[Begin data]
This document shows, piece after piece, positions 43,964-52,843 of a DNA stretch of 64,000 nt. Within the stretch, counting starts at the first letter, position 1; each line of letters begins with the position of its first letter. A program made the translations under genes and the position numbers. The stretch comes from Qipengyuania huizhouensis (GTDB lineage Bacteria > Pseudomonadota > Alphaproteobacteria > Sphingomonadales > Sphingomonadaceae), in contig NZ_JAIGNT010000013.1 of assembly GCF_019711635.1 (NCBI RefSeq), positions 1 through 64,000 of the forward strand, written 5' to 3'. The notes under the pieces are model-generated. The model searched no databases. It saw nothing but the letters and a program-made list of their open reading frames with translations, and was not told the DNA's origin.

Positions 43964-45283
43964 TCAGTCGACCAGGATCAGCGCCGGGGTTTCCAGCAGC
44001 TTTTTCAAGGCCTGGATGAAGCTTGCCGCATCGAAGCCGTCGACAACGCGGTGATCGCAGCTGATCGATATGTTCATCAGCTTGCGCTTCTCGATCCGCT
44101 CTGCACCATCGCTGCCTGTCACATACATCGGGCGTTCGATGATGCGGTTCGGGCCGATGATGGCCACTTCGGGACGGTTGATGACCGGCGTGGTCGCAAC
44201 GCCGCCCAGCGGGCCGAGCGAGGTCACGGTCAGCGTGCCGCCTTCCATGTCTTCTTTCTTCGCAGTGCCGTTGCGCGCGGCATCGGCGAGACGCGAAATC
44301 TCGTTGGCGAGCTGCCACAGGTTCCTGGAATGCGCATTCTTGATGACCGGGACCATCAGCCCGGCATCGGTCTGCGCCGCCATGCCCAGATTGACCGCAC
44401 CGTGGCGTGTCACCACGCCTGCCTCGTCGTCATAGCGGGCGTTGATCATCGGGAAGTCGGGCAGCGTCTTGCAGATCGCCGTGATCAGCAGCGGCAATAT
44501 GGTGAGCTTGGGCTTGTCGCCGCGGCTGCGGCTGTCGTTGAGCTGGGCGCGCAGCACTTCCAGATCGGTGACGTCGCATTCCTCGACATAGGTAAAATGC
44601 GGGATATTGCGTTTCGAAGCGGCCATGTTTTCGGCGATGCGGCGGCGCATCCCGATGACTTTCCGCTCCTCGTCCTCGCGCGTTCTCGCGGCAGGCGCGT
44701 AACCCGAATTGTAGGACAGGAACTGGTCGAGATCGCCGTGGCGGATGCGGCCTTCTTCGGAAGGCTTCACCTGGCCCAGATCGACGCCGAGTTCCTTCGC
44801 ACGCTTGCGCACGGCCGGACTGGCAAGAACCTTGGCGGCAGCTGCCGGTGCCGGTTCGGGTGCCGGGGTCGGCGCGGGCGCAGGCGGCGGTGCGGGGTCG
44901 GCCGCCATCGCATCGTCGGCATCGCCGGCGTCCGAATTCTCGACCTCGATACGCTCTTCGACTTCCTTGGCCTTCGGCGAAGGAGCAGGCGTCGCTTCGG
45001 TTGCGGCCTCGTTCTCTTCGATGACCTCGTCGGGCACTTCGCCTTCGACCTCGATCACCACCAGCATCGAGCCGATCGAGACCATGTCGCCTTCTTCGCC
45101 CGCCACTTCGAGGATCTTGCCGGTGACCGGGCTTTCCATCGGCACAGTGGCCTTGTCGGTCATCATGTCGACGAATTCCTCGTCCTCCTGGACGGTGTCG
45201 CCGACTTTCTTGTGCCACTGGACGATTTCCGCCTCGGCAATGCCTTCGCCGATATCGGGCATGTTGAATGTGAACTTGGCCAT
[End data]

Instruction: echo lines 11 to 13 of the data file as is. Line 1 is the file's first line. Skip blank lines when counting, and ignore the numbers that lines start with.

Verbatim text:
44701 AACCCGAATTGTAGGACAGGAACTGGTCGAGATCGCCGTGGCGGATGCGGCCTTCTTCGGAAGGCTTCACCTGGCCCAGATCGACGCCGAGTTCCTTCGC
44801 ACGCTTGCGCACGGCCGGACTGGCAAGAACCTTGGCGGCAGCTGCCGGTGCCGGTTCGGGTGCCGGGGTCGGCGCGGGCGCAGGCGGCGGTGCGGGGTCG
44901 GCCGCCATCGCATCGTCGGCATCGCCGGCGTCCGAATTCTCGACCTCGATACGCTCTTCGACTTCCTTGGCCTTCGGCGAAGGAGCAGGCGTCGCTTCGG